Let’s consider the community led by James in the two decades after Jesus’ death. The traditional story about this group is in the book of Acts, in which they’re portrayed as Christians, but I think this was a deliberate misrepresentation. The loss of two leaders in close succession, John the Baptist and then Yeshua, must have devastated them. Matthew and John have the disciples going back to Galilee, yet Acts and Luke have the risen Jesus telling them not to leave Jerusalem. What’s clear is that over the next few decades, they settled in Jerusalem.

There’s no doubt that for them, Jerusalem was a dangerous place. Yeshua had been crucified there. The Sadducees and a garrison of Roman troops were an ever-present threat. I think they settled in Jerusalem because they were still dreaming about the kingdom of God, centered in the capital of the Jewish world. The author of Acts explains that this kingdom was still a general expectation when, in the first chapter, the resurrected Jesus appears:

“Now having met together, they asked him, ‘Lord, has the time come? Are you going to restore the kingdom of Israel?’ He replied, ‘It is not for you to know times or dates that the Father has decided by his own authority, but you will receive power when the Holy Spirit comes on you, and then you will be my witnesses not only in Jerusalem but throughout Judea and Samaria, and indeed to the ends of the earth’” (Acts 1:9–12, NJB.)

The author was writing seventy-plus years after Yeshua’s death. At this late time the second coming of Jesus hadn’t happened, so he was advising his readers they’d better not hold their breath waiting. This was in marked contrast to what Paul wrote in the early 50’s CE:

“Brothers this is what I mean: our time is growing short. Those who have wives should live as though they had none, and those who mourn should live as though they had nothing to mourn for; those who are enjoying life should live as though there were nothing to laugh about; those whose life is buying things should live as though they had nothing of their own; and those who have to deal with the world should not become engrossed in it. I say this because the world as we know it is passing away” (1 Cor. 7:29–31, NJB.)

The Nazarenes called themselves “saints” or “followers of the way” or “the faithful” or “disciples” or “the poor” or the “children of light.” They saw themselves as preparing “the way” for the return of Yahweh as described in Isaiah:

“The voice of him that crieth in the wilderness, Prepare ye the way of the LORD, make straight in the desert a highway for our God” (Isa. 40:3, KJV.) They saw themselves as God’s chosen people, and were true believers in the power and glory of Israel. They had a broad base of support among Jews throughout Judea and much of the Roman Empire. All other Essenes and zealots throughout Judea would have regarded them favorably, as would many Pharisees and common Jews. The Roman world considered any member of the Nazarenes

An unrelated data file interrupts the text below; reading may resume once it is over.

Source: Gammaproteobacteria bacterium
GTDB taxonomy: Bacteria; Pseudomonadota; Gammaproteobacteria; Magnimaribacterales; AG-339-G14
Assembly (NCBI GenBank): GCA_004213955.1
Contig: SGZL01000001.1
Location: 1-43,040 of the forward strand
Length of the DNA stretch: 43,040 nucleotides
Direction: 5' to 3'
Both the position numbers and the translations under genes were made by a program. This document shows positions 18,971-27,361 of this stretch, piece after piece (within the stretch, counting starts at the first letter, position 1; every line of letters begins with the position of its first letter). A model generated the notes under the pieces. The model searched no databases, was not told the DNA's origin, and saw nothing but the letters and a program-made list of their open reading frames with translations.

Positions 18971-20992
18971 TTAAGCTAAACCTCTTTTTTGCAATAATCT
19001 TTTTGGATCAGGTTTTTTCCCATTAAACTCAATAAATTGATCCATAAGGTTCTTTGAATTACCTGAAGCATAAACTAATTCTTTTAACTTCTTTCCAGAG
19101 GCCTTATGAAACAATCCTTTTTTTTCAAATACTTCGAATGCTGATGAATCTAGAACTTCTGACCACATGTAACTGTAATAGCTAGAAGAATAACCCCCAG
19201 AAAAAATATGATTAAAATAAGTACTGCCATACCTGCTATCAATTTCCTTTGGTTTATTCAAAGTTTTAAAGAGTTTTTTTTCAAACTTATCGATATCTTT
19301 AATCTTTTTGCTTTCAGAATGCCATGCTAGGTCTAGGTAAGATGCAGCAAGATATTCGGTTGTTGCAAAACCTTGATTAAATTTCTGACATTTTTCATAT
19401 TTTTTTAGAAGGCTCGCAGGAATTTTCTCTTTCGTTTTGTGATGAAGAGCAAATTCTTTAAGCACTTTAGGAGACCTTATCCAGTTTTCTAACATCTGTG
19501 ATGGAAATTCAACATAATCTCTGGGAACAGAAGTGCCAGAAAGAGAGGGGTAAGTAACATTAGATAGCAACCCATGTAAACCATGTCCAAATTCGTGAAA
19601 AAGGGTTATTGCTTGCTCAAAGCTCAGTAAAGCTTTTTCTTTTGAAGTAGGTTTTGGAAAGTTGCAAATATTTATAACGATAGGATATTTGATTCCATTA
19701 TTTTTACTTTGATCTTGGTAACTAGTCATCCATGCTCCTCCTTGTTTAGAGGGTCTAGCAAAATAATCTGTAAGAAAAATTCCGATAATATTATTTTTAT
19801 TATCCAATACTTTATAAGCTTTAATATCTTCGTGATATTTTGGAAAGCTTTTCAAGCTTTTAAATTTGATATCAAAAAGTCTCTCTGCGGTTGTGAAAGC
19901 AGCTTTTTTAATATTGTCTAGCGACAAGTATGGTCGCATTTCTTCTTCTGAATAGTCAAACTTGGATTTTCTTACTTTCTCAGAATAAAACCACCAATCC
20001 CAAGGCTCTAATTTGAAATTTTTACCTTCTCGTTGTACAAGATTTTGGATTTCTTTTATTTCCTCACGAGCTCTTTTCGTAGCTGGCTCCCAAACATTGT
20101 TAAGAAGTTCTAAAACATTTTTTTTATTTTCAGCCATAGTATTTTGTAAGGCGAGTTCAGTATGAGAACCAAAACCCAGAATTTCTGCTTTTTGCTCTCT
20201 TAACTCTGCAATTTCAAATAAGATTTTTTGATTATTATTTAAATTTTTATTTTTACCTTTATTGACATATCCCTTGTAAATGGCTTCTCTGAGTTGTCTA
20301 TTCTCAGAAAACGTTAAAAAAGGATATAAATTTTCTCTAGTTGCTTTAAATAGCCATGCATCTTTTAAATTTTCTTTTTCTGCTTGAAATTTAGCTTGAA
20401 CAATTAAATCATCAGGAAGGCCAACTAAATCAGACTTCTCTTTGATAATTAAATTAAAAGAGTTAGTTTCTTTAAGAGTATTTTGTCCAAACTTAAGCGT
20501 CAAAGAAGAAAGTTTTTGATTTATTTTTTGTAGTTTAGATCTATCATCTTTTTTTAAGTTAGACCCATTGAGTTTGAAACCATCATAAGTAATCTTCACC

“a pest” who “stirs up trouble among Jews the world over,” (see Acts 24:5) with good reason, as they were xenophobic and militant.

They were fundamentally opposed to Paul’s doctrine, (the basis of Christianity) didn’t accept him as an apostle, and quite rightly considered him an annoying heretic allied to the Gentile world. So Yeshua’s family and friends were, therefore, strongly opposed to what became Christianity.

Some early church fathers claimed they wrote an early Hebrew version of Matthew’s Gospel, from which Jesus’ genealogy is derived, but one without the pro-Gentile changes. (http://www.ccel.org/ccel/alexander_a/can...i.v.html). That would definitely have made an interesting read, but not surprisingly, no copy has survived. It would bear only a passing resemblance to what has become today’s Gospel of Matthew.

Some Nazarenes were sent out as missionaries to other cities. The author Douglas Lockhart believes that by the time James died in 62 CE, the Nazarenes had boosted their numbers to about eight thousand by recruiting Jews. Peter went to Antioch (as described in Galatians 2.) These missionaries may have even got as far as Rome.

Many historians, particularly those favorably biased towards the “traditional” story put forward in Acts, don’t accept that James and Yeshua’s original disciples weren’t Christians. The writers of the Catholic Encyclopedia, for example, have made a deliberate choice not to discuss the Nazarenes, despite the fact they are mentioned in the bible and by some church fathers. I think the encyclopedia’s authors would have some difficult explaining to do if Catholics around the world started learning about James and the Nazarenes.

References;
Tabor, J. 2006 “The Jesus Dynasty.” Harper Collins. London.
Eisenman, Robert H. “James the Brother of Jesus: The Key to Unlocking the Secrets of Early Christianity and the Dead Sea Scrolls”
This Voskuilen and Rose Mary Sheldon “Operation Messiah”
http://www.thenazareneway.com/james_the_..._jesus.htm
http://jesuspuzzle.humanists.net/siljampe.htm
http://www.jesusneverexisted.com/james.html
http://www.philipharland.com/Blog/2009/0...ebionites/
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08-07-2016, 03:34 PM (This post was last modified: 08-07-2016 05:02 PM by Mark Fulton.)
RE: Contemporary Accounts of Jesus
GU, you replied to the following question

"If "jesus" was a Nazarene, he couldn't have been a "Christian." Do you agree?"

with

"Does that question even need to be asked?"

I agree, totally, with your implication that Jesus was not a Christian... he was Jewish.

What perplexes me about you is how vehemently you attack "militant atheists" and "mythicists" (although you appear now to be softening your opinions).

Which part of the "historical Jesus" are you defending? None of the magic, you admit, is true. The Jesus character was not a Christian, you also appear to admit, so most of the spiel he allegedly said in the gospels is obviously made up too. What is there left about the "historical Jesus" for you to defend? Can you not see how the harder one looks at this, the more irrelevant the fact of "his" existence or not, becomes?